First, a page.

Saturday, 30 July 2011

Bits and bobs around Oslo

The proper birding over the last few days but still a few birds worthy of comment. Whilst hanging up the washing on thursday i heard and saw at least 2 Spotted Flycatchers in the garden but I suspect there was a family party. Also a couple of Nutcrackers flew over. A drive around Maridalen in warm sunny weather revealed hedgerows full of young birds including many Spotted Flys - i reckon this year has been a record year for this species(at least in the last decade). A summer plumaged Golden Plover was sat on some rocks on the lale edge but otherwise no waders as the water level is too high.
A visit to the beach at Fornebu with the kids yesterday resulted in a very obliging male Reb-backed Shrike with a bill full of food and another visit there today had at least 500 Swifts as i scanned the skies - i suspect that the majority of the local Swifts have fledged in the last few days. As i write this i can here Swifts screaming outside which i believe is most likely to be immature birds checking out potential nesting sites (and mates?) for next year.

Wednesday, 27 July 2011

Back in Oslo

We are back in Oslo after being in Bodø. Thankfully we were away when the act of pure evil devastated this city and the entire peace loving country of Norway. Today I walked around town and was very moved to see the physical damage that has been caused and touched by all the flowers that have been laid around the city and the crowds of people paying their respect. One of the most noticeable things was how quiet it was despite there being many people around -there was no music coming from shops or bars and people were talking in low voices.

Our trip to Bodø was birding-lite but I did have my first Twite of the year. Otherwise I went for a few fishing trips which allowed me to get close to some of the birds out on the fjord (aswell as catch a few cod). There were a few adult Puffins and Razorbills fishing quite a way up the fjord and a long way from their breeding colonies which suggests a poor breeding season and little food at sea. A close look at some terns (only adults and no sign of breeding on an island which held young last year) revealed a couple of Common Terns amongst the more usual Arctic. White-tailed Eagles were not as obvious as they usually are but Grey Herons were seen in good numbers in contrast to the Oslo area where they are currently quite scarce following the consecutive cold winters. A Peregrine was a nice sight (I am still to see Gyr around Bodø although they are said to breed close by). Redpolls seemed to be everywhere and from our cabin adult Red-throated Divers were nearly always to be seen fishing before flying off to their young on fresh water ponds somewhere closeby.

On opening the waiting post I was very pleasantly surprised to see my photo of the Spotted Crake at Østensjøvannet has been published in the local newspaper and I have to admit the picture looked pretty good. Here you can see a photo of the article:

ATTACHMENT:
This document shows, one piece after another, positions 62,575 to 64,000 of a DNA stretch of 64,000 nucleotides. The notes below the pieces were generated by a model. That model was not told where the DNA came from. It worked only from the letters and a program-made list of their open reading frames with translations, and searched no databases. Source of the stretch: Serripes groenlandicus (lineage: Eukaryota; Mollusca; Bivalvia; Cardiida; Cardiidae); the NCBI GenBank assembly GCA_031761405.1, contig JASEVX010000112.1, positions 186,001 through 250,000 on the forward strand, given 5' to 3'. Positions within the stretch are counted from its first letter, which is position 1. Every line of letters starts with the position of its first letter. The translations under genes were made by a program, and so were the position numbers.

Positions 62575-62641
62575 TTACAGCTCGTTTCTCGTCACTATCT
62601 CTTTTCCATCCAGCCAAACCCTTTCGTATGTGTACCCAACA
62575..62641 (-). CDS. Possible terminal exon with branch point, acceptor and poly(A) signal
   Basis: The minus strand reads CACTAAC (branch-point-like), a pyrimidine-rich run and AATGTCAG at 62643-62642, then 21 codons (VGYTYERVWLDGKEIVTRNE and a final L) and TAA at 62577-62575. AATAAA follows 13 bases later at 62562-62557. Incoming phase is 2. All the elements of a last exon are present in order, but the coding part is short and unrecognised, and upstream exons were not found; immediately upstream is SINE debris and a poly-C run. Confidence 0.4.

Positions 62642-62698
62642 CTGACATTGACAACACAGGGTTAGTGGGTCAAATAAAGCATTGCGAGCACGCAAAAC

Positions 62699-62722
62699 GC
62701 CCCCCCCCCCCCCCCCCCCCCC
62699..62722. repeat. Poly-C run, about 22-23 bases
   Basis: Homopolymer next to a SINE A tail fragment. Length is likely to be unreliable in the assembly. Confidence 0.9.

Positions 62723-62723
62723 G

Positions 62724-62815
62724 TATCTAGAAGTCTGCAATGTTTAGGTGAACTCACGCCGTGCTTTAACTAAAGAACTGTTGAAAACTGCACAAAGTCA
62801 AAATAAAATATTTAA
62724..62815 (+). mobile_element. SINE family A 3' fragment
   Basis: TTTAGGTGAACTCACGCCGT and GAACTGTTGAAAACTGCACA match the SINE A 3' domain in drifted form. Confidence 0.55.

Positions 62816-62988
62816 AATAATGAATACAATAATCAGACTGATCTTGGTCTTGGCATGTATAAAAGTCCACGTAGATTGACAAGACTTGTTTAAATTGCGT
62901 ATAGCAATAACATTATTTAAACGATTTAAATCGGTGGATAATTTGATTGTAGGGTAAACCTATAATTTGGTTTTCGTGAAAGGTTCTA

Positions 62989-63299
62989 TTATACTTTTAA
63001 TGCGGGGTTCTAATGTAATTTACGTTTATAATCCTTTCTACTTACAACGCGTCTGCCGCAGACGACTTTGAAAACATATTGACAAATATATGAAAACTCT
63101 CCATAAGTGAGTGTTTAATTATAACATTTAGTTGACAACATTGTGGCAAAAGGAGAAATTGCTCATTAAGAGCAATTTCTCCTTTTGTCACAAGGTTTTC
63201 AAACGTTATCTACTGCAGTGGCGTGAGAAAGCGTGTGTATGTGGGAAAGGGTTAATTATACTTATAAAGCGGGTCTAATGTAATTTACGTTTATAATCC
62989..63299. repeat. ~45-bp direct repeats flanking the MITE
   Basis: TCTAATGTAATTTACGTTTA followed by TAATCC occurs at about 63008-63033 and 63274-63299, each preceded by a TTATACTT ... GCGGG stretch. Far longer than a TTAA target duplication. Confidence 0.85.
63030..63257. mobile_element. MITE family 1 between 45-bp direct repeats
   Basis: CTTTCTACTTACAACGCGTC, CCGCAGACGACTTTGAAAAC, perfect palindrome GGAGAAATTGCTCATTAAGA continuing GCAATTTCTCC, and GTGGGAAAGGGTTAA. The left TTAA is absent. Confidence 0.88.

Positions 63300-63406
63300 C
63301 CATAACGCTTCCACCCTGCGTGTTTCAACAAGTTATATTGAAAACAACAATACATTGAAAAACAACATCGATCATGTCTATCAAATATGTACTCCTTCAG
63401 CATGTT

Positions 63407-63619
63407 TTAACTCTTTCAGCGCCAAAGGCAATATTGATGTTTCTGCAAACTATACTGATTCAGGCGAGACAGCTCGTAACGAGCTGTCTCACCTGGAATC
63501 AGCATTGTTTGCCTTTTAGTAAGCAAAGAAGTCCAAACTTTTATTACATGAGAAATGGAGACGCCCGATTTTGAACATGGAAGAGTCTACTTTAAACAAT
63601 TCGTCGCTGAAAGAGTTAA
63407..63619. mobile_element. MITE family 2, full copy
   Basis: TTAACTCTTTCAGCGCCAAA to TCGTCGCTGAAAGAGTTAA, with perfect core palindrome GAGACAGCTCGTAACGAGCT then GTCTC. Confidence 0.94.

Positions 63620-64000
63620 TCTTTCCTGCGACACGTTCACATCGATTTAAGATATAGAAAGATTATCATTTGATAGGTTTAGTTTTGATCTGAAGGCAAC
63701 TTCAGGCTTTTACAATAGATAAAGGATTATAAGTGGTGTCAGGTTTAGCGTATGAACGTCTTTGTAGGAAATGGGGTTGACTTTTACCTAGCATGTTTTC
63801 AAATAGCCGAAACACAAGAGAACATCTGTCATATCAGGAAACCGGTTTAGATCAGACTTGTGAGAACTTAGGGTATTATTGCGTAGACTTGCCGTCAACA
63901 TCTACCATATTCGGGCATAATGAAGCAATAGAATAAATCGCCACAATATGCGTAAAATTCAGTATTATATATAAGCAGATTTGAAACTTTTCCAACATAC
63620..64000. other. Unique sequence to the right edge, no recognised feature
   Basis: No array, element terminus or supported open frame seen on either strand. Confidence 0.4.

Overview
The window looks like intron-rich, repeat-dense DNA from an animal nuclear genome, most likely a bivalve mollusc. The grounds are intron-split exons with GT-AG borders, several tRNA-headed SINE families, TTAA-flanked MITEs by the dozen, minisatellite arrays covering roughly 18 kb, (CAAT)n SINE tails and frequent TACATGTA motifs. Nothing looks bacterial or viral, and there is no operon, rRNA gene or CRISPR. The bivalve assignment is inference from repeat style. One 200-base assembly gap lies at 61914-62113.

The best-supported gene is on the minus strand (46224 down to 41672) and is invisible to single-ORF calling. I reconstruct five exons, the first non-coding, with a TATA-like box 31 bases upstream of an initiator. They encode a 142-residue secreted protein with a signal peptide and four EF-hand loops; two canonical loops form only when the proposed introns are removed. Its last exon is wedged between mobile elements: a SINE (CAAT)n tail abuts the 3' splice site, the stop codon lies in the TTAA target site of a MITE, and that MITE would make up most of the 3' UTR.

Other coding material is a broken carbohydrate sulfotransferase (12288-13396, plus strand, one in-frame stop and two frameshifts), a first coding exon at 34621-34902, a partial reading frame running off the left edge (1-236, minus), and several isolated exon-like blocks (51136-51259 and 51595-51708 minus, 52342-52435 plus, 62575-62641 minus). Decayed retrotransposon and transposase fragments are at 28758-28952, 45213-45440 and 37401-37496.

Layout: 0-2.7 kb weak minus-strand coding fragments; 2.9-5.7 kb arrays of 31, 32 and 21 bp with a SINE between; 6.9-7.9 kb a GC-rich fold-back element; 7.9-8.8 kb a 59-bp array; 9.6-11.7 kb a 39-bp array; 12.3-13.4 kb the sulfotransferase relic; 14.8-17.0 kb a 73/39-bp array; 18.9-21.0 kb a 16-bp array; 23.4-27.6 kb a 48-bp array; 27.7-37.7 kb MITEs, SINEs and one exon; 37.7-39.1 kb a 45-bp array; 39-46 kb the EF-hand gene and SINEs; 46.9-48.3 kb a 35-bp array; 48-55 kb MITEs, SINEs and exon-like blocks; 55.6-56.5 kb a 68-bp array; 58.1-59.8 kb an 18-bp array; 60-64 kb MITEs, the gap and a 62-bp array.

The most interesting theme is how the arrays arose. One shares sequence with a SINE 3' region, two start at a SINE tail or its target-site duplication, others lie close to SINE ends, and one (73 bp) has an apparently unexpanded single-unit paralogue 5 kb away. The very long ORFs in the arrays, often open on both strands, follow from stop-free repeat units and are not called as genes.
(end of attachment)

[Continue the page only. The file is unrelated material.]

Around Oslo there has been a strong passage of waders at Årnestangen with hundreds of Dunlin and Knot seen along with good numbers of other species such as Curlew Sandpiper and Wood Sandpiper along with smaller numbers of many other species and a single Broad-billed Sandpiper. All have been adults so surely made for quite a colourful sight. I might not be able to get up there until next week but hopefully numbers and variety will keep on increasing.

Sunday, 17 July 2011

Beitostølen photos

Ringed Plover trying to divert attention from its young

Shore Lark in its very distinctive juvenile plumage

Fantastic view from the top of Bitihorn mountain

Friday, 15 July 2011

Shore lark

I finally added Shore Lark to my year list with a juvenile on Valdresflya. This is the first time I have seen a bird in this plumage and it took a little time to work out what it was. Also a couple of Lapland Buntings, 2 female Scaup, a pair of Long-tailed Duck, Teal, Tufted Duck, Goldeneye, ca.20 Ringed Plover, 6 Whimbrel, 8 Redshank, 12 golden Plover. The Ringed Plover numbers are easily the highest i have seen here although i don't think many pairs had young.
At the cabin we have had Merlin, Kestrel, Snipe, Woodcock, Pied Flycatcher and Redpoll amd a walk today gave Ring Ouzel and a pair of Rough-legged Buzzard.

Tuesday, 12 July 2011


Found time for a trip to Valdresflya, one of the better sites for mountain birds in southern norway. There was evidence of lemmings everywhere with some areas carpeted in droppings and a number of fresh(and uneaten) carcasses but not a single live animal. I believe that the population must have reached peak levels earlier in the spring and has now crashed with many individuals simply starving to death. Birds were also scarce with a few Golden Plovers already flocking which suggests a poor breeding season. 5 pairs of Ringed Plovers all acted as though they had young or a nest nearby and one pair with 2 small young went through the full reportoire of tricks to divert our attention including the broken wing act. Otherwise a pair of Redshank, Wheatear, a female Long-tailed Duck and Common Gulls completed a rather meagre bird list. Driving back to the cabin a Rough-legged Buzzard was a nice addition.